Another popular technology for declaring contracts is gRPC. It is based on Protocol Buffers, which is a way of specifying how to serialize structured data. The interface of a protocol buffer is defined in a file that might look like this:
One big difference between protocol buffers and the other technologies mentioned is that the data exchanged is in binary format rather than plain text. This makes them very performant but also harder to debug, which makes having a clearly defined schema and API crucial. A compiler of such a Protocol Buffer file is built into the toolchain and lets you generate boilerplate code from the specification and enforce compliance with the defined contract.
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There are many ways of writing contracts for your service APIs. A good contract has the following characteristics:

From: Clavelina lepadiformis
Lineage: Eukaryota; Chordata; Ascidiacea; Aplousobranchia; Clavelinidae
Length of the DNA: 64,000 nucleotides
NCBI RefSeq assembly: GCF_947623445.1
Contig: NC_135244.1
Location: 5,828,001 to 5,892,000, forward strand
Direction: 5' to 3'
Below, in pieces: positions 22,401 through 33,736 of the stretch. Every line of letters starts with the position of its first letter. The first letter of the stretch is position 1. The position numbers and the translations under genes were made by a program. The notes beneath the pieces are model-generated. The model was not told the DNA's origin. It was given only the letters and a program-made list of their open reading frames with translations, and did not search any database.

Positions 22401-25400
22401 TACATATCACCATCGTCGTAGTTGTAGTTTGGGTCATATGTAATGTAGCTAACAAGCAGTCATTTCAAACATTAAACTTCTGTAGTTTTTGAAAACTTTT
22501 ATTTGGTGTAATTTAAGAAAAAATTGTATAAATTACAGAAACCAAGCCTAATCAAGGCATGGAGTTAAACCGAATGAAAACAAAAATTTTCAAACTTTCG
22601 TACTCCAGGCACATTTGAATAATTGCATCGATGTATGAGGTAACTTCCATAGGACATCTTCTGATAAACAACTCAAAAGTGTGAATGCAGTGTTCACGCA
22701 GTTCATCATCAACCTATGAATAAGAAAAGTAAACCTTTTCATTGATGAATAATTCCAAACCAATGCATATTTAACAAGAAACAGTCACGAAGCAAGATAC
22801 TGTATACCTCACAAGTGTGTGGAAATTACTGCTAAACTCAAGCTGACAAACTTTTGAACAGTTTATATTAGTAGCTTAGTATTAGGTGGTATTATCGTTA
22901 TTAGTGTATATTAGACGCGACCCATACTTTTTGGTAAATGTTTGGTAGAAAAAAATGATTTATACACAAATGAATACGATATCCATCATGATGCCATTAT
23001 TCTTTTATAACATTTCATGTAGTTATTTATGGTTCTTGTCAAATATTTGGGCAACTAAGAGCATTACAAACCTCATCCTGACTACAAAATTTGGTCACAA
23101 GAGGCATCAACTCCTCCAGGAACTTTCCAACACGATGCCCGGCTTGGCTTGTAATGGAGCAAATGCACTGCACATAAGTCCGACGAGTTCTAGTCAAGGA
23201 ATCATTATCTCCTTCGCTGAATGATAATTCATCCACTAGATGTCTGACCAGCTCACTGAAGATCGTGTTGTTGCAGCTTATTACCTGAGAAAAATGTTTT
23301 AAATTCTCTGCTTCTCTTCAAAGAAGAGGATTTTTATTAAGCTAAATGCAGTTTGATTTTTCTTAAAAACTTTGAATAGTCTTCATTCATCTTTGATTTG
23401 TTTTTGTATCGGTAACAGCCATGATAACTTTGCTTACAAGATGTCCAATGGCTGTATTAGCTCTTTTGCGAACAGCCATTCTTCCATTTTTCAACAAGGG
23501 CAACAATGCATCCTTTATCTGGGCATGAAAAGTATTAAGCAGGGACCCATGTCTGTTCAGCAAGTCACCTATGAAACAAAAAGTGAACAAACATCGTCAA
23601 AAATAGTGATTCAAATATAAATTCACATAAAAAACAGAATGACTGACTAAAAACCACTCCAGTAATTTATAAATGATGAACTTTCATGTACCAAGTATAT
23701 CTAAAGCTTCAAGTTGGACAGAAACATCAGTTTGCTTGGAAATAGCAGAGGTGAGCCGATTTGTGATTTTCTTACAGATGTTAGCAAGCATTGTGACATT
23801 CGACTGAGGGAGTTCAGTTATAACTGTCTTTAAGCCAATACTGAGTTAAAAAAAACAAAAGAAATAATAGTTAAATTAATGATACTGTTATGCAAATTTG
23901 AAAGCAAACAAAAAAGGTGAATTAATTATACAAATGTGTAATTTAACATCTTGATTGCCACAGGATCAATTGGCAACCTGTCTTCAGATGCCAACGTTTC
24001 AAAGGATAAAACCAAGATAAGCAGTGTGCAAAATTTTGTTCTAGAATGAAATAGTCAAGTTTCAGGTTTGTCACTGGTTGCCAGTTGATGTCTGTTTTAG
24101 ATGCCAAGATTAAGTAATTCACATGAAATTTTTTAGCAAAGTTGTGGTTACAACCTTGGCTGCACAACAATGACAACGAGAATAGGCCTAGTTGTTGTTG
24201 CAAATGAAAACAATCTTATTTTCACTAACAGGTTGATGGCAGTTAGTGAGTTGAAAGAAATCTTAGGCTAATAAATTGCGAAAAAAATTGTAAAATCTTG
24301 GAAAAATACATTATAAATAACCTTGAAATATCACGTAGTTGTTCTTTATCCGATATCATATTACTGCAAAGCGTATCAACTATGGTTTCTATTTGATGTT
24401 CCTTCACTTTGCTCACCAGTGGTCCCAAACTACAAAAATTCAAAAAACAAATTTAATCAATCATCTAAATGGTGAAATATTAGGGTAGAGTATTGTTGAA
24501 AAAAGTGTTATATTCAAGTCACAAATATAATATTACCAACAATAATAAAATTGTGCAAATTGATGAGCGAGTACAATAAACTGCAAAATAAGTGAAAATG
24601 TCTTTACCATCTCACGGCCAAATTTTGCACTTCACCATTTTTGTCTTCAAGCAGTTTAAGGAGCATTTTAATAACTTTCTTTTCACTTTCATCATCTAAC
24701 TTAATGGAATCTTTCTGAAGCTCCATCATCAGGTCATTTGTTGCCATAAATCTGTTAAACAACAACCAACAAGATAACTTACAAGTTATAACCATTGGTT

- It is human-readable
- It is machine-readable
- It is declarative and comprehensive
- It is tracked via version control
- It is programming language-agnostic
- It enforces that the implementation fulfills the contract
- Breaking changes to the contract are detected and properly communicated to potential consumers
This makes the above technologies excellent choices, and all of them are a great step up from simply writing your contract somewhere in a wiki.